On May 7, 2020, the National Institute of Health issued a press release highlighting the findings of a new data analysis, which they had funded, and which had been published in the American Jour-nal of Preventative Medicine. The striking discovery found that patients who visited the emergency department for an opioid overdose are 100 times more likely to die by drug overdose in the year after being discharged. The findings also indicate that these individuals were 18 times more likely to die by suicide than the general population. Additionally, patients who visited the emergency room for a sedative/hypnotic overdose, died by drug overdose in the year following the emergency room visit at a 24 times higher rate than the general population. These individuals died by suicide at a rate 9 times higher than the general population.
Dr. Sidra Goldman-Mellor, Ph.D., who is the lead study author states, “We knew that nonfatal, opioid and sedative/hypnotic drug overdoses were a major cause of disease. What these new findings show is that overdose patients also face an exceptionally high risk of subsequent death-not just from an unintentional overdose, but from suicide, non-suicide accidents, and natural causes.”
In order to compile their data, the research team examined discharge records for all emergency department visits in California between 2009 and 2011. They then matched death records from the state of California, between 2009 and 2012, to these emergency department visits and came up with these important findings. Dr. Goldman-Mellor does recommend that the findings be replicated in other parts of the U.S. using more recent data, as patterns of opioid and sedative/hypnotic use (and related mortality) have changed over time.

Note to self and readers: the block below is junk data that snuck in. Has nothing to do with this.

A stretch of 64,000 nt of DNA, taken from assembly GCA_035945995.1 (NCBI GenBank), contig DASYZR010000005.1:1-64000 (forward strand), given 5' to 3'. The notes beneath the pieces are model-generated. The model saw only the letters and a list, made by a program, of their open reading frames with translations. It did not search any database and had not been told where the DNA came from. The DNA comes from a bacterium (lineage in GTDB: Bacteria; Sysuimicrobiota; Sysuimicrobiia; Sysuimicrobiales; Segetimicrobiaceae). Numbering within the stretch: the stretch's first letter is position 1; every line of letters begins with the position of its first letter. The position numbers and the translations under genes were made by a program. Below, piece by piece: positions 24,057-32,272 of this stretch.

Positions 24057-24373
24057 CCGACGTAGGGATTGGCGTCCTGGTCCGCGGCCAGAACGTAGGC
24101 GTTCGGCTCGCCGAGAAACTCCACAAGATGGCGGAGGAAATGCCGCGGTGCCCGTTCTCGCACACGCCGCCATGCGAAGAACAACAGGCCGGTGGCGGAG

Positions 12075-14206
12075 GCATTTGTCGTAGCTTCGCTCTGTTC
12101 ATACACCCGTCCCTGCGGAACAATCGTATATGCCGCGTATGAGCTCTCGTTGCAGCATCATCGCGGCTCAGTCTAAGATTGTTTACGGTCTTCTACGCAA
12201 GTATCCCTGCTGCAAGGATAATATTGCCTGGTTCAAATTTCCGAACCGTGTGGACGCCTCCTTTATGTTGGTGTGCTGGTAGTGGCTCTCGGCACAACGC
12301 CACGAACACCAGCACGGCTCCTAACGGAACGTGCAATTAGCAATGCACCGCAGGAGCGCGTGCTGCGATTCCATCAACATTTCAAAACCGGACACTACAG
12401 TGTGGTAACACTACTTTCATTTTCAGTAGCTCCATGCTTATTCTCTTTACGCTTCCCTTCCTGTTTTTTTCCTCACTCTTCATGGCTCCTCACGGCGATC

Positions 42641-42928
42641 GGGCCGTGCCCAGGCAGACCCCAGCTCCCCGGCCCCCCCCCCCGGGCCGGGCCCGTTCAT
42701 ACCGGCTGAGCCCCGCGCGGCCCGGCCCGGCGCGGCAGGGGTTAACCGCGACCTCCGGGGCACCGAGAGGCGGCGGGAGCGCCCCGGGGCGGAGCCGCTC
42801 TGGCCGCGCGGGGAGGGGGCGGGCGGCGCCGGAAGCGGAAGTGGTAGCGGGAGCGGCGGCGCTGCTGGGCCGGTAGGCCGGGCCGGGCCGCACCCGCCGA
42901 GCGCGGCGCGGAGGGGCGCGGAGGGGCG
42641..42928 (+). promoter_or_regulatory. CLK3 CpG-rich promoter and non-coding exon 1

Despite the need for further study, the data does indicate the importance of emergency department interventions. Emergency department personnel need ongoing training on how to intervene with patients who have experienced a drug overdose. Making referrals to either drug and alcohol or mental health treatment providers and patient follow-up could be instrumental in saving lives. The data on mortality a year after presenting to the emergency department is also important information for: treatment providers, doctors, nurses, and individual mental health providers so that they can continue to assess for suicidality, health problems, and potential for overdose.
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If you or someone you know is having thoughts of suicide please call the National Suicide Preven-tion Lifeline at, 1-800-273-8255(TALK) or “Text” STRENGHT to the Crisis Text Line at 741-741 or go to